People contemplating divorce sometimes ask, “Does it matter who files for divorce first?” There are some potential benefits to being the first to file, but the facts of the case determine whether the benefits are particularly valuable. If your spouse filed first, working with a skilled legal professional can ensure you are not at a disadvantage.
Whether you are considering filing for divorce, or you have received service of your spouse’s petition, contact a local family lawyer immediately. An experienced attorney can support you through the process and help you meet your goals.
When you file for divorce first, you state legal grounds entitling you to end your marriage. The legal grounds for divorce appear in the Official Code of Georgia § 19-5-3. They include several fault-based grounds like adultery and cruelty and the no-fault ground of irreconcilable differences.
If you choose a fault-based ground, it shows your spouse and their attorney that you intend to prove their conduct led to your divorce. Proving fault can benefit you if you believe your spouse will ask for alimony, and sometimes judges award the innocent spouse a larger share of the marital property. But citing a fault-based ground also usually makes the divorce more contentious than need be, which might mean it takes longer and increases your legal fees.
Regardless of whether you choose fault-based or no-fault grounds, your spouse can counterclaim and cite fault-based grounds against you. You should have a candid conversation with your attorney about whether you and your spouse have evidence to ask for a divorce on fault-based grounds and if so, whether it makes sense to cite fault in your specific case.
Divorce petitions typically ask the judge to issue an Automatic Temporary Restraining Order (ATRO). This is a court order forbidding both spouses from selling or manipulating martial property without the court’s permission.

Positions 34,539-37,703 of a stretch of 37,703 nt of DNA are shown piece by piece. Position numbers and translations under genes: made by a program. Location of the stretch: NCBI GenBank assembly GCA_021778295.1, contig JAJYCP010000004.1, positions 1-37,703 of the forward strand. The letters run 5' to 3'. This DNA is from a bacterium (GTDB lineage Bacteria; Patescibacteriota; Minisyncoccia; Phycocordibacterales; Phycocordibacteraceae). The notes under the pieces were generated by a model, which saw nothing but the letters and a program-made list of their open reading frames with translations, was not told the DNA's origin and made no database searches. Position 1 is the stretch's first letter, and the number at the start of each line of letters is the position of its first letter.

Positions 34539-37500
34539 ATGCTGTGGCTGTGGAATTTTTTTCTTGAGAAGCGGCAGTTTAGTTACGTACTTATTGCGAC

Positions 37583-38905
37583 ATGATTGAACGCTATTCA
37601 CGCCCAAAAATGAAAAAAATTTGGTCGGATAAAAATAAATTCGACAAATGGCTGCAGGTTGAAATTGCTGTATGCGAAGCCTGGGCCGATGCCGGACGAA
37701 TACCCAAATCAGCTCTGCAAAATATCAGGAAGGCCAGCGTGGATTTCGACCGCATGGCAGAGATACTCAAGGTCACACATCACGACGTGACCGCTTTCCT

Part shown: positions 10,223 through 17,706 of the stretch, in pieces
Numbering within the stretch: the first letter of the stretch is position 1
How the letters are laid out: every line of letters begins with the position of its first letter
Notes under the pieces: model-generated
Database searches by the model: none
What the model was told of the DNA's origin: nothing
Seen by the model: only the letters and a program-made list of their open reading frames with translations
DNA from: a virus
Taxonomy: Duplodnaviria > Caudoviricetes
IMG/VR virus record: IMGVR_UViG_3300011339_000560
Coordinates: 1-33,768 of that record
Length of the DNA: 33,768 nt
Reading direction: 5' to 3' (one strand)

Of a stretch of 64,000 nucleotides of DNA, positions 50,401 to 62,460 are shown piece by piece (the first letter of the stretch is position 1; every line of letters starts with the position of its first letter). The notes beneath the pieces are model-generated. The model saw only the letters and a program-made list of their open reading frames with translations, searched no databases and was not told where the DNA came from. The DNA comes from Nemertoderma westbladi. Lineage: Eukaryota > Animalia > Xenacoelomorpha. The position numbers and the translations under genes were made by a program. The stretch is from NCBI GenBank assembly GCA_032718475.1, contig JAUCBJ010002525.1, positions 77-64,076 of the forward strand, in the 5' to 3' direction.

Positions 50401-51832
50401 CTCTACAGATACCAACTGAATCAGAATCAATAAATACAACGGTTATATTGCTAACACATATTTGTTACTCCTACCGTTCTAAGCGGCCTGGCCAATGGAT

If you believe your spouse might hide assets from you, sell property without your permission, or manipulate your joint assets, filing first is a good idea. Hopefully, your spouse will receive the petition before they can mishandle your marital property.
A contested divorce requires you to produce substantial documentation. Depending on your circumstances, you could require help from an accountant, tax specialist, divorce coach, and others, in addition to your divorce attorney. Filing first gives you time to gather your paperwork and assemble your team.
If your spouse files first, you have 30 days to prepare an answer with your counterclaims and submit it to the court. You might feel rushed and not have enough time to interview professionals and choose who you want to work with.
The other advantage of filing first is you know it is coming. You have the opportunity to develop your support network and introduce needed self-care into your routine before the legal showdown begins. These measures can help ensure you make good decisions as the process unfolds.
Filing first has no real legal advantages, but it can offer some practical and psychological benefits. People generally prefer the feeling of being in control, rather than responding to others’ actions.
Whether to file first or wait and respond when your spouse files is a personal and strategic decision that you should discuss with your divorce lawyer. Call today to schedule a consultation.